BROOKSVILLE — County commissioners got their first chance Wednesday to talk about how their staff plans to make up the nearly $16-million they believe revenue will lag behind costs in the coming year.
The focus was on what Commissioner Jeff Stabins termed "the elephant in the china shop,'' the costs of operating the privately run Hernando County jail.
Higher costs tied to a rising jail population have far outstripped the growth rate of other parts of the county budget in recent years. County officials have met with the sheriff and judges seeking ways to curb costs, including using incarceration alternatives such as electronic ankle bracelets, deputy county administrator Larry Jennings explained.
Jennings did not say how much those efforts may be bringing down costs but he did say prisoner numbers and costs are not rising as far as they had been. "We're not having the growth in population in 2008 that we had budgeted for,'' Jennings said.
Officials now project they can trim $3-million in spending from this year's jail budget and another $5.7-million next year. That would be half of the projected $16-million budget shortfall.
Stabins said that the jail population could rise again and the county should be conservative in its approach. Jennings said the county was being realistic about actual costs and he was confident that the efforts to cut the prisoner numbers will work. "As a community, we have some ability to control that number,'' he said.
The county contracts with the Corrections Corporation of America to run the jail, and Hernando pays a per-day cost for every county resident jailed. Empty jail beds, however, are available for out-of-county prisoners, such as those held on immigration charges around the state. The county and CCA make money off of those inmates.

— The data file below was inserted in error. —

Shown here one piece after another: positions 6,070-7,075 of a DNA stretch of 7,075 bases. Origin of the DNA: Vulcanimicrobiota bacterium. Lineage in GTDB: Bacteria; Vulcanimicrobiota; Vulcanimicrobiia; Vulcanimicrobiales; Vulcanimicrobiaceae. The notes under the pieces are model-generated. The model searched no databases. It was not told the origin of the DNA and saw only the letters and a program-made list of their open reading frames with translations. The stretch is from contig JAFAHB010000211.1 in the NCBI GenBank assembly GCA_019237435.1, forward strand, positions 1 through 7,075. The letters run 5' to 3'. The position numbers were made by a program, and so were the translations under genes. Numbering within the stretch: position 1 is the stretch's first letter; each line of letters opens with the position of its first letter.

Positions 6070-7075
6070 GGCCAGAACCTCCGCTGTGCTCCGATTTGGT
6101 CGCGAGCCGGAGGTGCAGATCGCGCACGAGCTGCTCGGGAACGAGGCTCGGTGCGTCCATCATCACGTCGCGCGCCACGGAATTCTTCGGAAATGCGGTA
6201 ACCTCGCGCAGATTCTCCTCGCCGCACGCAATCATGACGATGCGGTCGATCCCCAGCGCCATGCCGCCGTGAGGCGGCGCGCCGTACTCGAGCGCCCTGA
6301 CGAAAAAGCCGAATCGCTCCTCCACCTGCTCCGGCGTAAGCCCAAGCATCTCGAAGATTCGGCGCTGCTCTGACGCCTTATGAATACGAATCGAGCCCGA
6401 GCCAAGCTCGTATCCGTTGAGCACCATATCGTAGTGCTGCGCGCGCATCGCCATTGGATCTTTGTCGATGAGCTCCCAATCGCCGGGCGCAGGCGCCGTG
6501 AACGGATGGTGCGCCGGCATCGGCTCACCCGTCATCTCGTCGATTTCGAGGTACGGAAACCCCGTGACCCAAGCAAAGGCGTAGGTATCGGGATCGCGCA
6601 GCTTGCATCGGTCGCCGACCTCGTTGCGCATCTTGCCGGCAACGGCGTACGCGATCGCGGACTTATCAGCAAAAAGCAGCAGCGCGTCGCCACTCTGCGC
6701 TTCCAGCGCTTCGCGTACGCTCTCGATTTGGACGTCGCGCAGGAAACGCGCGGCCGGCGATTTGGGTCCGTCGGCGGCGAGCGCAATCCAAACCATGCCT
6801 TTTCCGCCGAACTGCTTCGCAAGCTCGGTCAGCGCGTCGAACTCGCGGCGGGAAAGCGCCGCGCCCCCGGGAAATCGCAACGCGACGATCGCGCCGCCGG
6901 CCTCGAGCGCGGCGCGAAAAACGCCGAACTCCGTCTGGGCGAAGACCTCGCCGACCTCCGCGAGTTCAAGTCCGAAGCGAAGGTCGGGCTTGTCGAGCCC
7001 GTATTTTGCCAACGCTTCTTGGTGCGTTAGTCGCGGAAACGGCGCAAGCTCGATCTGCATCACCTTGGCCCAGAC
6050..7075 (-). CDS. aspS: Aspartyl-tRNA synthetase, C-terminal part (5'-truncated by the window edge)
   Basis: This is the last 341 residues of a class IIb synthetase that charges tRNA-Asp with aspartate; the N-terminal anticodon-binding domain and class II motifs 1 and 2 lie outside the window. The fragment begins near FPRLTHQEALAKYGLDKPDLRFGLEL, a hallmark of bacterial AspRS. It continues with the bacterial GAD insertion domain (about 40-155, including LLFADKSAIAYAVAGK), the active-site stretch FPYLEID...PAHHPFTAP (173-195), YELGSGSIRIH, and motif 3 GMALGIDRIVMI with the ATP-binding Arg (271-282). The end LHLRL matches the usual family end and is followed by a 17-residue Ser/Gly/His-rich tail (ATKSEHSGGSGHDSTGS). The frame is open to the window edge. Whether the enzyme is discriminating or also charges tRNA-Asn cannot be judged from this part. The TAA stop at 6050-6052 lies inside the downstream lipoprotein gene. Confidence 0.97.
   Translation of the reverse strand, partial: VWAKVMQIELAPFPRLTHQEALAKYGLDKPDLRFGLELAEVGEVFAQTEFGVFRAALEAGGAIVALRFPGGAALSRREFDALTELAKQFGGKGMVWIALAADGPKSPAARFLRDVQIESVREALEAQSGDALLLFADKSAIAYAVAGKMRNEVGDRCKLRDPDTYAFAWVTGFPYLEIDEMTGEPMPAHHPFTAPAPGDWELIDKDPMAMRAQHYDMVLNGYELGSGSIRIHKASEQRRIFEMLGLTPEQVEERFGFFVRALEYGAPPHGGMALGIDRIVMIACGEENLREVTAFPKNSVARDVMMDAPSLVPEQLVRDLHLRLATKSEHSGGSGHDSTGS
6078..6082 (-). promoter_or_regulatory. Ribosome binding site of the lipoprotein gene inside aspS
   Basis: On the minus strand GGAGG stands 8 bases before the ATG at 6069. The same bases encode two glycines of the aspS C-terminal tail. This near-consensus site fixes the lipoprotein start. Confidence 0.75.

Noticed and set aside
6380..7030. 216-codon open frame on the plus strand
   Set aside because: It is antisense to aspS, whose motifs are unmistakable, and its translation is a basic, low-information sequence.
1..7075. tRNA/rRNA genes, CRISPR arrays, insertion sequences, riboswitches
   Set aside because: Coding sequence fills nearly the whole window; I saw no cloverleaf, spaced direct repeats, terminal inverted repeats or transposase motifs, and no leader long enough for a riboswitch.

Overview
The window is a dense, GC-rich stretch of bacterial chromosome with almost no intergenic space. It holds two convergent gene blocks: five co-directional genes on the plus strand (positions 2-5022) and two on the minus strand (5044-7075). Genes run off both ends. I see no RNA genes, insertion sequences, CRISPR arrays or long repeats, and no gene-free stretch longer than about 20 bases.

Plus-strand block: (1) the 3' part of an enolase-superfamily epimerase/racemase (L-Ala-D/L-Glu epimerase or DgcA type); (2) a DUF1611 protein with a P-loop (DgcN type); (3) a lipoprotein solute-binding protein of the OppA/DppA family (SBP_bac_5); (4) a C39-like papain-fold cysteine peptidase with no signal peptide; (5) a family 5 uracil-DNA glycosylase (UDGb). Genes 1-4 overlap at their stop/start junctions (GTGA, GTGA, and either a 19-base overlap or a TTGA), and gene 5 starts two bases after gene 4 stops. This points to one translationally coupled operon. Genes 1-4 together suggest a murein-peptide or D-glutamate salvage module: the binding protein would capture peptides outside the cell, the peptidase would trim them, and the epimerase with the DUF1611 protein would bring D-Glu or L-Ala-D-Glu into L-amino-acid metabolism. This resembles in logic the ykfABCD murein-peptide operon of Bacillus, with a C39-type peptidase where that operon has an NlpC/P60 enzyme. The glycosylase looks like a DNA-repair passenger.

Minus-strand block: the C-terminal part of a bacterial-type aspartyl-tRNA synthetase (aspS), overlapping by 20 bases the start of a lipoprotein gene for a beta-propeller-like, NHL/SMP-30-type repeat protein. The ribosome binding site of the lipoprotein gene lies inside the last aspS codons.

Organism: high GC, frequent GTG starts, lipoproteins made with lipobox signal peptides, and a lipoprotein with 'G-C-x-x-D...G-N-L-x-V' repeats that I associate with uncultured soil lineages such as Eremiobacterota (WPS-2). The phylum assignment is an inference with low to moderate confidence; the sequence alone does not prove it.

County officials are also proposing lopping $2.67-million from various general fund expenditures. They also envision saving $554,000 because of job vacancies; cutting all general fund overtime, which would save $150,000; and several other transfers and trims.
The county is still $2.6-million away from balancing costs and expenditures but County Administrator David Hamilton said the work is ongoing. The spending plan so far assumes no increases in budgets for the county's constitutional officers including the sheriff, the clerk of the circuit court, the property appraiser, the tax collector and the supervisor of elections. Their proposed budgets are due to the county June 1.
"From here on in, the decisions and the recommendations are going to be tougher and tougher,'' Hamilton said.
Commissioner Dave Russell praised the work as an "outstanding approach'' to help see the whole picture as the budget process continues.
"There is still a lot of misinformation out in the public,'' said Stabins, who suggested that Hamilton get the staff to prepare charts that would simplify the incoming revenue and costs.
"In some cases, people are choosing not to pay attention even when the charts are there,'' said County Commission Chairman Chris Kingsley. He praised Hamilton for working on a way to make the whole process more transparent.
Hamilton praised the staff for their work noting, "I think the creative horsepower in our organization is going to help us all.''
Barbara Behrendt can be reached at email@example.com or (352) 848-1434.